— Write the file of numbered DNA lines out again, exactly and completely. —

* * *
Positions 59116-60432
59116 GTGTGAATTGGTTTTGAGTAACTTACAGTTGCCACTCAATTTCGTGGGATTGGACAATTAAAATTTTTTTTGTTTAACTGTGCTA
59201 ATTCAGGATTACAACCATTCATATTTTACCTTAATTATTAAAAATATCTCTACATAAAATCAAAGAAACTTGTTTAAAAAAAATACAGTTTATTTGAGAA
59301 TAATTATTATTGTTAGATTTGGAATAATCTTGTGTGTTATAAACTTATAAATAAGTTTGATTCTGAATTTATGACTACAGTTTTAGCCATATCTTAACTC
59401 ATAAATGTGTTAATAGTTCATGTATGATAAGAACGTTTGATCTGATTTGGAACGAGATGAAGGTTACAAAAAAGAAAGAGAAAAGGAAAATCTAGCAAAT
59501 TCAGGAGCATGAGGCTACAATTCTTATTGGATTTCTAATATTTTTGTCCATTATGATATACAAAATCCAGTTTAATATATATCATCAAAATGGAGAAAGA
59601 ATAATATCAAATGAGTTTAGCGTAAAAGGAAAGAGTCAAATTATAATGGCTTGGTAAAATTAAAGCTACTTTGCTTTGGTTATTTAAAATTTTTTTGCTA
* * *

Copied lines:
Positions 59116-60432
59116 GTGTGAATTGGTTTTGAGTAACTTACAGTTGCCACTCAATTTCGTGGGATTGGACAATTAAAATTTTTTTTGTTTAACTGTGCTA
59201 ATTCAGGATTACAACCATTCATATTTTACCTTAATTATTAAAAATATCTCTACATAAAATCAAAGAAACTTGTTTAAAAAAAATACAGTTTATTTGAGAA
59301 TAATTATTATTGTTAGATTTGGAATAATCTTGTGTGTTATAAACTTATAAATAAGTTTGATTCTGAATTTATGACTACAGTTTTAGCCATATCTTAACTC
59401 ATAAATGTGTTAATAGTTCATGTATGATAAGAACGTTTGATCTGATTTGGAACGAGATGAAGGTTACAAAAAAGAAAGAGAAAAGGAAAATCTAGCAAAT
59501 TCAGGAGCATGAGGCTACAATTCTTATTGGATTTCTAATATTTTTGTCCATTATGATATACAAAATCCAGTTTAATATATATCATCAAAATGGAGAAAGA
59601 ATAATATCAAATGAGTTTAGCGTAAAAGGAAAGAGTCAAATTATAATGGCTTGGTAAAATTAAAGCTACTTTGCTTTGGTTATTTAAAATTTTTTTGCTA